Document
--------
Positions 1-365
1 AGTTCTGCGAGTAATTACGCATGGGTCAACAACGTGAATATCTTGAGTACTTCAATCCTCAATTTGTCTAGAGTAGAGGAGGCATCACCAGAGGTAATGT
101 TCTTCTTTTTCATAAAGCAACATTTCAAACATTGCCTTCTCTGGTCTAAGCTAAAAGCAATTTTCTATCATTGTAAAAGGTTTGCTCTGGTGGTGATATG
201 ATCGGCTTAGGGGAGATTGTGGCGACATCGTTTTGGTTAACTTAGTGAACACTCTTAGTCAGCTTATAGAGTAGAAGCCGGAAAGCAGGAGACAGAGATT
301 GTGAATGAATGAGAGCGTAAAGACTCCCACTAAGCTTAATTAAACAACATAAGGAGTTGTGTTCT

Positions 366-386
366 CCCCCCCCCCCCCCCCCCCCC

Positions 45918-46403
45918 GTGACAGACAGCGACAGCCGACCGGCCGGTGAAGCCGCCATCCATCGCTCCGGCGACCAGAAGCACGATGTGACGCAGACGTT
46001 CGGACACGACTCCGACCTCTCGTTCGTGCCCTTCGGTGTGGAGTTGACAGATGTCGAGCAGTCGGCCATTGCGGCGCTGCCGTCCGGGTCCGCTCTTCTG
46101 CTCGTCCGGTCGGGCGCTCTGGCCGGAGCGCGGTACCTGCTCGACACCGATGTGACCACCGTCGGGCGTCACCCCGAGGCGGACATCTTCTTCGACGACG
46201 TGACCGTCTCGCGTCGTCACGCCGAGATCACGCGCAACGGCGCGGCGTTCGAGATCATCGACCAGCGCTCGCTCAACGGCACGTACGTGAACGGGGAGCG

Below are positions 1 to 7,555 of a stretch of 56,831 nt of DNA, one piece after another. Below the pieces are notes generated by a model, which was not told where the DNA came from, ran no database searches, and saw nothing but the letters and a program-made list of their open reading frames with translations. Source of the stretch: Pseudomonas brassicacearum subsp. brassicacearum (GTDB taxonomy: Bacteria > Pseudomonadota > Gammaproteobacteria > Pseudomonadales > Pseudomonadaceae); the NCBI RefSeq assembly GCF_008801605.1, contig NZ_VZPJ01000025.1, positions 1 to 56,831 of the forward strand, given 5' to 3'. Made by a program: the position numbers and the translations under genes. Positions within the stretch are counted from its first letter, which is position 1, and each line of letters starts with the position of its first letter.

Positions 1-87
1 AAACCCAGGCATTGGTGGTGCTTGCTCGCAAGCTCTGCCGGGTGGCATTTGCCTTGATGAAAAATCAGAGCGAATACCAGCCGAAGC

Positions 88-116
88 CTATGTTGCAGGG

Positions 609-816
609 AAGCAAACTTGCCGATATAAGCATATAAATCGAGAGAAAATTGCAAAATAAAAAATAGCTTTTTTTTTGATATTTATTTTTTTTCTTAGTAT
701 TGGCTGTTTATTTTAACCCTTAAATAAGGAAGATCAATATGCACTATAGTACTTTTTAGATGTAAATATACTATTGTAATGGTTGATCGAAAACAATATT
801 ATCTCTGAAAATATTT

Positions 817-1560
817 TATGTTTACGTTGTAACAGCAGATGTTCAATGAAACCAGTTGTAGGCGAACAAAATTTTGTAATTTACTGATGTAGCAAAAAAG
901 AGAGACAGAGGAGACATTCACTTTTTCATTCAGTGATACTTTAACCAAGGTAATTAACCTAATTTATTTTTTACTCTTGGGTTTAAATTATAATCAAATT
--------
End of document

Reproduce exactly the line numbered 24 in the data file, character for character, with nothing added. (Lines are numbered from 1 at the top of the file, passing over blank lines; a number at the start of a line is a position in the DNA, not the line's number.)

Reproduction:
901 AGAGACAGAGGAGACATTCACTTTTTCATTCAGTGATACTTTAACCAAGGTAATTAACCTAATTTATTTTTTACTCTTGGGTTTAAATTATAATCAAATT